BEIRUT: The Hizbullah-led opposition is considering staging protests at the Beirut Rafik Hariri International Airport, as well as at major ports across Lebanon, Bkirki and the US Embassy in Awkar, according to local media reports on Thursday. The reports were carried by both the Al-Akhbar and Al-Mustaqbal dailies. Hizbullah leader Sayyed Hassan Nasrallah, in an interview on NBN television on Wednesday night, warned that the opposition would not "remain silent" in the face of the ruling coalition's attempts to "monopolize rule." He said the opposition would give current mediation efforts a week to 10 days before taking "decisive measures," but did not specify what these measures would be. The opposition is demanding nothing less than veto power in a new government. Hizbullah politburo member Ghaleb Abu Zeinab told The Daily Star that the opposition is waiting to see what will happen. "When a decision is taken to move it would mean all mediation efforts have reached a dead end. We will then evaluate the situation and take steps, and all steps taken will be within the democratic framework," Abu Zeinab said. He did not rule out that such measures would include the closure of the airport road and sea ports and other forms of protest, including sit-ins. "Sayyed Nasrallah did not set a strict deadline of 10 days after which the opposition would take action," Abu Zeinab said. "If the 10 days pass and efforts continue and there is an Arab initiative, for example, we will wait." Abu Zeinab said that Hizbullah and the opposition are very keen to avoid the eruption of any Sunni-Shiite sectarian strife. "We are very careful to avoid such an outcome, but the other side should be equally careful to avoid it, just as we are. In the end we cannot simply sit at home and do nothing," he said.

Al-Akhbar, citing unidentified sources, said the opposition was studying the possibility of closing down the airport and most sea ports in the country. It said the opposition was also examining the prospects of "organizing a large sit-in" near the US Embassy in Awkar and blocking vital roads, in a move reminiscent of January 23 last year when the opposition closed roads and burned tires to protest against what it said was the unconstitutional government. The daily said these "ideas were still under serious debate among various factions to avoid plunging the country into strife." Al-Mustaqbal, meanwhile, said the opposition's plans include organizing a sit-in outside Bkirki, the seat of the Maronite Patriarchate, to protest the Maronite church's stance on the presidential election. It said a similar sit-in at Awkar would be organized to protest US support of the March 14 alliance. Al-Mustaqbal said the aim was to plunge the country into chaos and exhaust security forces, particularly the army. Pro-Syrian politician and former Minister Wiam Wahab said on Thursday that the ongoing presidential crisis is "open-ended," that the Taif Accord is "dead" and that the opposition would shift to "another battle in a few days" to gain veto power in decision-making. Wahab made his comments in remarks to reporters after visiting former President Emile Lahoud. "The opposition will shift to the battle of reforming the [government]. ... The battle for early parliamentary elections will be launched within days and the presidential election battle will be of secondary importance," Wahab said. "Taif is dead. This is the truth. We should reform the authority and we should reconsider powers that Taif took from the presidency," Wahab added. In answering a question as to whether the presidential crisis would persist for a long time, Wahab said: "Seven or eight months, maybe a year. It is open-ended." The Hizbullah-led opposition, according to Wahab, wants a national unity government in which it holds 11 Cabinet posts.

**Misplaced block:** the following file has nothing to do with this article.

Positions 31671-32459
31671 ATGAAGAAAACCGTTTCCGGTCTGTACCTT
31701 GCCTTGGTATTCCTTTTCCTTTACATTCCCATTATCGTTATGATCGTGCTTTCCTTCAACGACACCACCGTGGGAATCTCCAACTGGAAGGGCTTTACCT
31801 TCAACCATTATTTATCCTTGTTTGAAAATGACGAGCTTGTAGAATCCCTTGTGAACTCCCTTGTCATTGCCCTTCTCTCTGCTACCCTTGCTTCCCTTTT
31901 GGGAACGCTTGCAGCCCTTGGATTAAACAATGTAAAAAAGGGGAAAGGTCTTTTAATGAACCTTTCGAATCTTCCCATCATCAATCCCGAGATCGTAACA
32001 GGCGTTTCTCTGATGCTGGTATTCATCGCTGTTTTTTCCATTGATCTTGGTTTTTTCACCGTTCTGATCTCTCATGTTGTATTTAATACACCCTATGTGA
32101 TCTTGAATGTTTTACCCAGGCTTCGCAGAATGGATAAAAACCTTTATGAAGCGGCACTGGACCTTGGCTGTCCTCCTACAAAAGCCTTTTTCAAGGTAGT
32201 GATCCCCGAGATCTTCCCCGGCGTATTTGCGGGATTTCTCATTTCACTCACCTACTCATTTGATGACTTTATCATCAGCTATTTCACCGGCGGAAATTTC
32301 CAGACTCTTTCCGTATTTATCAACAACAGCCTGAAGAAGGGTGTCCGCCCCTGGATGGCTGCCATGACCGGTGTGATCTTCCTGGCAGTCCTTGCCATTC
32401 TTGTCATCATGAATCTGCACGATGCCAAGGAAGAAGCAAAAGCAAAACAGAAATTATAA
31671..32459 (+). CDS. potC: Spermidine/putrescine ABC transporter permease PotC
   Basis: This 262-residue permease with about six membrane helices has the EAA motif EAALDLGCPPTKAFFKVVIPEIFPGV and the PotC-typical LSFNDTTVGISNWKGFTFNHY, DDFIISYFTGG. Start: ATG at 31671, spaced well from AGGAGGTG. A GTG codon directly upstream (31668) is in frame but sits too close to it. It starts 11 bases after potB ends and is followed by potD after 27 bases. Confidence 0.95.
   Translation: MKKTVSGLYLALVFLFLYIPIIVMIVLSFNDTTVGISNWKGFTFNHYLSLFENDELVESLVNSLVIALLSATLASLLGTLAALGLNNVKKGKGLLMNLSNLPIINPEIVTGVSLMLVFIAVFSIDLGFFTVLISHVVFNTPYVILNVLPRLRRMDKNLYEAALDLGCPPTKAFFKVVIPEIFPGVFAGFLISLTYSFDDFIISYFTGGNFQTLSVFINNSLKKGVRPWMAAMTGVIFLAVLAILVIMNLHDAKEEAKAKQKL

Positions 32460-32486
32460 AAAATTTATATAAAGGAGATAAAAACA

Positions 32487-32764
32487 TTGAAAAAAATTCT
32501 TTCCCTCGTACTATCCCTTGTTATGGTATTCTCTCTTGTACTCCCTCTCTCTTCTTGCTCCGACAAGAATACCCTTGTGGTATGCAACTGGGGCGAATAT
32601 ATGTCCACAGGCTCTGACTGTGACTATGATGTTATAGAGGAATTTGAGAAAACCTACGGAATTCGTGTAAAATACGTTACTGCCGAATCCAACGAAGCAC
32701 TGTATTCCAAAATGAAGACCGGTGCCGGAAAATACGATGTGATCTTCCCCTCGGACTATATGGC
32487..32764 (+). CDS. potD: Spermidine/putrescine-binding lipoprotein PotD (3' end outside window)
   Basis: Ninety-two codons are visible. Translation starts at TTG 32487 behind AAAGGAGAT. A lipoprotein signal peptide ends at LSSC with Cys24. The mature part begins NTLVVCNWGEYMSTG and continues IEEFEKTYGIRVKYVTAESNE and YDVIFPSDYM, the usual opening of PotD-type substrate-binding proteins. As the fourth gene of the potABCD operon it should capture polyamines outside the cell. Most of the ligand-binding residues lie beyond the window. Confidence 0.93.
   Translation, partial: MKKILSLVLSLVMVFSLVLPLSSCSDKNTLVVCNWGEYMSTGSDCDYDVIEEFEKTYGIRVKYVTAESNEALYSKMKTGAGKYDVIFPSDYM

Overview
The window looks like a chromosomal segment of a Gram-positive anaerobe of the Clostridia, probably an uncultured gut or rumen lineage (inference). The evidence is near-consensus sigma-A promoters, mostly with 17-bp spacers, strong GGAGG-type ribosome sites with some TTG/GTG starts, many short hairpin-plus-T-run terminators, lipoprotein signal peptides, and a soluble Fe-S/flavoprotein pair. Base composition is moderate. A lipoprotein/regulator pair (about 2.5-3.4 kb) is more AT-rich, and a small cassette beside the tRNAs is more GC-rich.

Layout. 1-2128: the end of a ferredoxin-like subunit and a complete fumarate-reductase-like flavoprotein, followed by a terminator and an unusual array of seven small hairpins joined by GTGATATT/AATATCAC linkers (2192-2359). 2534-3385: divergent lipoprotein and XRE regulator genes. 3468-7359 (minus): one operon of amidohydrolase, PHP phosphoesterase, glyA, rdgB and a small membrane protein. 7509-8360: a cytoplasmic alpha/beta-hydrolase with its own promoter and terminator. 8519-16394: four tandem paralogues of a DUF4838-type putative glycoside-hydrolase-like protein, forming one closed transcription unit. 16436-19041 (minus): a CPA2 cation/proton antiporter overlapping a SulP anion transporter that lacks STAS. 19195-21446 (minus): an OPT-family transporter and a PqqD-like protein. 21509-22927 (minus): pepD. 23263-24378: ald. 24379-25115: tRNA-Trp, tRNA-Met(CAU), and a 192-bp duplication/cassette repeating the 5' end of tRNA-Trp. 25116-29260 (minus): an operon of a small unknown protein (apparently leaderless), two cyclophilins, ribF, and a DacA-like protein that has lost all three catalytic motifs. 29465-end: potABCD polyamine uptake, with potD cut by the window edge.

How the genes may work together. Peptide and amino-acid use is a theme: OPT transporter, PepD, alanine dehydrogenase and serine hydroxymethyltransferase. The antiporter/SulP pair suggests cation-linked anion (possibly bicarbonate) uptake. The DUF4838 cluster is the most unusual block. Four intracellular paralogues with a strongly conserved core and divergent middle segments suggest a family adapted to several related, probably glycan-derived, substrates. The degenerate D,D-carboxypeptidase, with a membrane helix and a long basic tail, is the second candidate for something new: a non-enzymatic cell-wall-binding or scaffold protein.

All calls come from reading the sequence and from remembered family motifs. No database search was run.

Meanwhile, Lebanese Forces boss Samir Geagea on Thursday called on Nasrallah to sit and discuss the threats facing Lebanon "whether they are Syrian, American, Israeli or French." Nasrallah had said in his interview that the opposition is not confronting Lebanon's majority, but rather US President George W. Bush and his administration. "If the American agenda poses a threat to Lebanon, then it must be confronted by all the Lebanese people," Geagea said. "There should be consensus, through dialogue, over such a theory and other issues ... That is why we should sit with Sayyed Hassan to discuss ... any agenda, be it Syrian, American, Israeli or French." He said the opposition, which is backed by Syria and Iran, "should take a clear stand regarding all assassinations and bombings, as well as regarding re-launching state institutions." Development and Liberation MP Ali Hassan Khalil, in a statement, accused parliamentary majority leader MP Saad Hariri and his allies of wasting time to avoid reaching a consensus on a presidential candidate by trying to "push for elections through a half-plus-one vote of MPs." Khalil also hit back at Hariri, saying talk about Speaker Nabih Berri's "isolation from negotiations by Syria" and the "diminishing of Nasrallah's role by Iran" are rumors. Hariri had on Wednesday accused Syrian Foreign Minister Walid Moallem of "twisting facts," adding that the French were aware of that. Hariri had also accused Moallem of trying to "isolate Berri from negotiations" and said Syria "aimed to restrict dialogue to Change and Reform bloc leader MP Michel Aoun." Hariri also accused Moallem of sending a serious message to Lebanon in an attempt to block Arab efforts aimed at settling the ongoing presidential crisis. In a statement released by his press office, Hariri said remarks made by Moallem on Wednesday were a pre-emptive move to block efforts by Arab foreign ministers who are scheduled to tackle the Lebanese crisis in a meeting in Cairo Sunday. Hariri said that Syria wants to block the road for whoever wants to extend a hand to Lebanon to help it emerge from the existing presidential vacuum. He stressed that Lebanese Armed Forces commander General Michel Suleiman is a serious consensus candidate for the presidency. "The list of demands announced by Moallem on behalf of the Syrian regime ... tells the Lebanese that the destiny of their national entente remains in Damascus and that any presidential candidate, General Suleiman included, would not be able to find his way to Baabda Palace without a full understanding with the Syrian regime," Hariri stated.